About of Cyclida
Cyclids are enigmatic extinct marine crustaceans that existed from the Early Carboniferous to the end of the Cretaceous (DZIK 2008).
Due to their rarity, they are a poorly studied group of invertebrates with weakly developed taxonomy.
The first description of a member of the Cyclida was made by to J. PHILLIPS (1836),
who depicted and described the carapace as the trilobite Agnostus? radialis. Later, DE KONINCK (1841)
came to the conclusion that this animal is not a trilobite, although he had no clear idea about its taxonomic placement.
One year later, DE KONINCK (1842) described another species, Cyclus brongniartianus, but subsequently reported by WOODWARD (1870)
as a trilobite hypostome. Cyclids were later considered to be members of Xiphosura or true crabs (PACKARD 1872; OOSTERINK 1978).
SCHRAM et al. (1997) classified the cyclids as a sister group of crustaceans within the Maxillopoda, and DZIK (2008)
placed them in a subclass Branchiura, which contained only one modern family of fish lice, Argulidae.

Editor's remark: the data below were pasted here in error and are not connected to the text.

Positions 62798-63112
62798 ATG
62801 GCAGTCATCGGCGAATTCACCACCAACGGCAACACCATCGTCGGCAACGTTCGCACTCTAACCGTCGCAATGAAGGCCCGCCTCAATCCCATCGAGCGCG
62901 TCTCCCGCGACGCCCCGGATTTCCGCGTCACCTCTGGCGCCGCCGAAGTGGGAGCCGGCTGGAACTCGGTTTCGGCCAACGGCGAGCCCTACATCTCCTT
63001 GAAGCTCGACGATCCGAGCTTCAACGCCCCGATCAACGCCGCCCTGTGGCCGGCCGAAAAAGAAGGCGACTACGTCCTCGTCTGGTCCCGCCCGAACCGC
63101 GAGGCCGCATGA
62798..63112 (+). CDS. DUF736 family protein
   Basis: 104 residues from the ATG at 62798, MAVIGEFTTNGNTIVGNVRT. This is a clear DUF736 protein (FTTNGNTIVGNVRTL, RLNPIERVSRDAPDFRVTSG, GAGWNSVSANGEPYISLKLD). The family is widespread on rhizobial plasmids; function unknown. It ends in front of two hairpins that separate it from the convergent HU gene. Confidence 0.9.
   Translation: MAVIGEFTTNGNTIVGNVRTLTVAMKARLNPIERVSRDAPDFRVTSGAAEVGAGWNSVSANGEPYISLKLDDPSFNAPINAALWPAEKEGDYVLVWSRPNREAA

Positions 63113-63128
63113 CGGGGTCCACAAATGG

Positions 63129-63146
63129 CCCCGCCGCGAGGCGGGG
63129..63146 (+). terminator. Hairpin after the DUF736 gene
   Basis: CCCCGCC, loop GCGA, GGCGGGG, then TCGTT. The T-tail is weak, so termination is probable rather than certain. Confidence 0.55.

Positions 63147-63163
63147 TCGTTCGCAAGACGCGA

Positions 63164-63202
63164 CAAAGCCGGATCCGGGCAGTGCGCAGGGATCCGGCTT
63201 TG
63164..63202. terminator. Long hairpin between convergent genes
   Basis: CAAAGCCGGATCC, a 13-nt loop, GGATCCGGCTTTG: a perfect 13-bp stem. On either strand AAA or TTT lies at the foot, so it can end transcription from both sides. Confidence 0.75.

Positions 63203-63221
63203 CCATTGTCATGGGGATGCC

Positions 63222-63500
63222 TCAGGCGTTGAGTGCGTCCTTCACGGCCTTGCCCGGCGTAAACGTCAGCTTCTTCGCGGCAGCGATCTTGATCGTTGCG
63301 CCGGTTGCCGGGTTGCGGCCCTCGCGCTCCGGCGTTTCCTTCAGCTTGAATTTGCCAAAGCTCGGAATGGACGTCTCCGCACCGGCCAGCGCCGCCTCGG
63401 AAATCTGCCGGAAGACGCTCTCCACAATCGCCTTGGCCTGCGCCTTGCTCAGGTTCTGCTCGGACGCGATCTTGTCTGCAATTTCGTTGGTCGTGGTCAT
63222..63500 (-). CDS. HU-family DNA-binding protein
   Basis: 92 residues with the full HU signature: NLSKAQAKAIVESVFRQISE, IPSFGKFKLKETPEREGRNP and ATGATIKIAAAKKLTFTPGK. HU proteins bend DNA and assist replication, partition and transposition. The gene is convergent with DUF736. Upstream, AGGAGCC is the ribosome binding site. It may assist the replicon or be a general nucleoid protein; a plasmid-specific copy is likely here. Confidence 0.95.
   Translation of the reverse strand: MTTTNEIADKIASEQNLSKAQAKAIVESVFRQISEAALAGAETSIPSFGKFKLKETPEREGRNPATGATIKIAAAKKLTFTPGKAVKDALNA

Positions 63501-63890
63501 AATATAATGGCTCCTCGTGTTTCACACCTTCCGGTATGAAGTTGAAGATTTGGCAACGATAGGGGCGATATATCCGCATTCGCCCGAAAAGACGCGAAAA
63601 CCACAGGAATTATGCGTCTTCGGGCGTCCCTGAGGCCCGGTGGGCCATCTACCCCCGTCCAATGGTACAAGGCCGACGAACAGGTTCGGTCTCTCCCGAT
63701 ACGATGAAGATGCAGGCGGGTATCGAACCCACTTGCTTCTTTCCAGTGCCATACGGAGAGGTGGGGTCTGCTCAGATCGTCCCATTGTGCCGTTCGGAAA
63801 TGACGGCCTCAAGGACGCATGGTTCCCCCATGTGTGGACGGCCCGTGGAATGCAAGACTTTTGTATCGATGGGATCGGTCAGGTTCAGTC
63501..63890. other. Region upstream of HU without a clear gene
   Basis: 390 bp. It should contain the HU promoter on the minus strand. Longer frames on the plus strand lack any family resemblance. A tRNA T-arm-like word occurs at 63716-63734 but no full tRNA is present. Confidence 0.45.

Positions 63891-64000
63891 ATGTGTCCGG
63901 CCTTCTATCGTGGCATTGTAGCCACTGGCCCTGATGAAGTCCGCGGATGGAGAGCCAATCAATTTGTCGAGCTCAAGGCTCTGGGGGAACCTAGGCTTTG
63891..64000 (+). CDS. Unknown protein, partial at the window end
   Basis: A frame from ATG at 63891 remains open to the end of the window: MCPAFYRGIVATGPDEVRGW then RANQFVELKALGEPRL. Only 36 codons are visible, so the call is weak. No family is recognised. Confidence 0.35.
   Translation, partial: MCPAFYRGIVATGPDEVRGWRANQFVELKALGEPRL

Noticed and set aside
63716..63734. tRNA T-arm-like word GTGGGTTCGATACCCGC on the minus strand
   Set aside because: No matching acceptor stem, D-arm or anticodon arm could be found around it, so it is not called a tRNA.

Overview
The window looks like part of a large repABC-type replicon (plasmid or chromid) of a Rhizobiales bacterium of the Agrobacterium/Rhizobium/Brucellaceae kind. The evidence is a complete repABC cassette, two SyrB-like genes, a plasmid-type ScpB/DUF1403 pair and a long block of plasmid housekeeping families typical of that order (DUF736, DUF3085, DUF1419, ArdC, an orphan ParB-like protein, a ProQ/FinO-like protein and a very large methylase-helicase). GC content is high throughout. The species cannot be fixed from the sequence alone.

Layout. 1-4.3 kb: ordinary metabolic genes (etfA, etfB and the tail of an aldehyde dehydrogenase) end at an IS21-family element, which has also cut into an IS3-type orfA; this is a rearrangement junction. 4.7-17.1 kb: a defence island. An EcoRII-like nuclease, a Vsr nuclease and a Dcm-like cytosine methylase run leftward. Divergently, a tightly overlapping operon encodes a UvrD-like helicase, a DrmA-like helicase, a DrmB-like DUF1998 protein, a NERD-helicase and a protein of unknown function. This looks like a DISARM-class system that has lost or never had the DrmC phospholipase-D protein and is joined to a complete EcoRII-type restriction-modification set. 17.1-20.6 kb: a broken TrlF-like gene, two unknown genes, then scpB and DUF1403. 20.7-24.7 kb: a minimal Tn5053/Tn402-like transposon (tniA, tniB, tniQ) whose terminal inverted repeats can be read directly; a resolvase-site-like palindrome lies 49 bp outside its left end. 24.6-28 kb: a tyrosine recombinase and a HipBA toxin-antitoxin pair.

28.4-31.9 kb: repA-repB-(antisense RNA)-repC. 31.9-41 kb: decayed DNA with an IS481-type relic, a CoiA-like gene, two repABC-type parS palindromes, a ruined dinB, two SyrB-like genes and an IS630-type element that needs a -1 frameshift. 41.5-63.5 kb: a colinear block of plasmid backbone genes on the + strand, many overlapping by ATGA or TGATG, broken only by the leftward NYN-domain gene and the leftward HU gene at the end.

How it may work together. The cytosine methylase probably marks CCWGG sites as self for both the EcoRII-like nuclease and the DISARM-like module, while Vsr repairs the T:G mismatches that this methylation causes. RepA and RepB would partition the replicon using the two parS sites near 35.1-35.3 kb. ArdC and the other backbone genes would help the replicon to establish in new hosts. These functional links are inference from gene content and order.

Modern concept of systematics class Maxillopoda
The place of cyclids according to Dzik (2008)
Members of the order Cyclida have some resemblance to brachyurans and most likely, inhabited a similar
ecological niche (SCHWEIGERT 2007) and were also outcompeted by them at the end of the Mesozoic.
The largest size of a cyclid carapace was reported for Opolanka decorosa DZIK, 2008, which exceeds 6 cm (DZIK 2008: 1501).
There is a dispute about the relationship of the order Cyclida with other arthropods.
Despite the fact that they are considered crustaceans, doubts were expressed about homology and their
relationship to chelicerates (BOXSHALL & JAUME 2009). Nevertheless, considering cyclids as an order
within the subclass Branchiura, we herein use the classification proposed by DZIK (2008).